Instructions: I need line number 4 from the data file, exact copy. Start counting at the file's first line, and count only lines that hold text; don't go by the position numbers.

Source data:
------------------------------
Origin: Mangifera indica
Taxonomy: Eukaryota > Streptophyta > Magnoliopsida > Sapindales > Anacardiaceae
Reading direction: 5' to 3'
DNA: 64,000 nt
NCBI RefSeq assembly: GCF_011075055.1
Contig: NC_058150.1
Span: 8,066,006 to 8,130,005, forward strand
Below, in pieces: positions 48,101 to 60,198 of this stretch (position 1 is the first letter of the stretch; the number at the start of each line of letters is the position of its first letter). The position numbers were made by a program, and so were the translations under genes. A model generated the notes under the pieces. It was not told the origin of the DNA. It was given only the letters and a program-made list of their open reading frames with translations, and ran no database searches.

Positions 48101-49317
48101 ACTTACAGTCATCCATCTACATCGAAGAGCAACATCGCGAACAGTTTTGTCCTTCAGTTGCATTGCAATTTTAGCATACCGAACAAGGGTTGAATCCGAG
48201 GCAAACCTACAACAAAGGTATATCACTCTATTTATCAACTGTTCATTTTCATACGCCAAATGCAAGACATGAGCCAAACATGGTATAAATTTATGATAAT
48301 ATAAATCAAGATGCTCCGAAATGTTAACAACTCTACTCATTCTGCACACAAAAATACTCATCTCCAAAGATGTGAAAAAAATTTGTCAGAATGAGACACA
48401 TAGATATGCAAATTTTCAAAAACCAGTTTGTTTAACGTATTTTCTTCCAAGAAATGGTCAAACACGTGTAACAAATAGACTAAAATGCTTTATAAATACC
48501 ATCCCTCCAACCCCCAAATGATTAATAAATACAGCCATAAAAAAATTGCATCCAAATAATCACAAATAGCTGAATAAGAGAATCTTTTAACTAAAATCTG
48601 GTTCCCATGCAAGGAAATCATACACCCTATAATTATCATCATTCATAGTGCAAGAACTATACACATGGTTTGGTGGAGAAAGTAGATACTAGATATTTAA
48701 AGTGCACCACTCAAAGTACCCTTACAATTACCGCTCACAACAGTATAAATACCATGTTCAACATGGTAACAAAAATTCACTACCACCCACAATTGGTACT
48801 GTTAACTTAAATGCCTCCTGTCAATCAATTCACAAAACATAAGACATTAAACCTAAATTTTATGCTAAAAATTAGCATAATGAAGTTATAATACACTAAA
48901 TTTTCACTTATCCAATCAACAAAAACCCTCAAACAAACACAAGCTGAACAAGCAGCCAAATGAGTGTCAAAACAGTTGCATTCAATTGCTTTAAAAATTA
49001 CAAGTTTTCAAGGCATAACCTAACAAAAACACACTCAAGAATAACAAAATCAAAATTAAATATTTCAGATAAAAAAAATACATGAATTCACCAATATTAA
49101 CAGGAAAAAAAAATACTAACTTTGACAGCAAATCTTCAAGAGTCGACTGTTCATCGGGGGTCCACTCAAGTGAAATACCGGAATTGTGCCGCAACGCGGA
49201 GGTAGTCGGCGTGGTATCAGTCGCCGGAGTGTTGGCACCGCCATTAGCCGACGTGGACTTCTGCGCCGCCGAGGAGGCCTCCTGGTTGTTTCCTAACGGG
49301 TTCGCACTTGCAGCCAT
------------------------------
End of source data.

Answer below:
DNA: 64,000 nt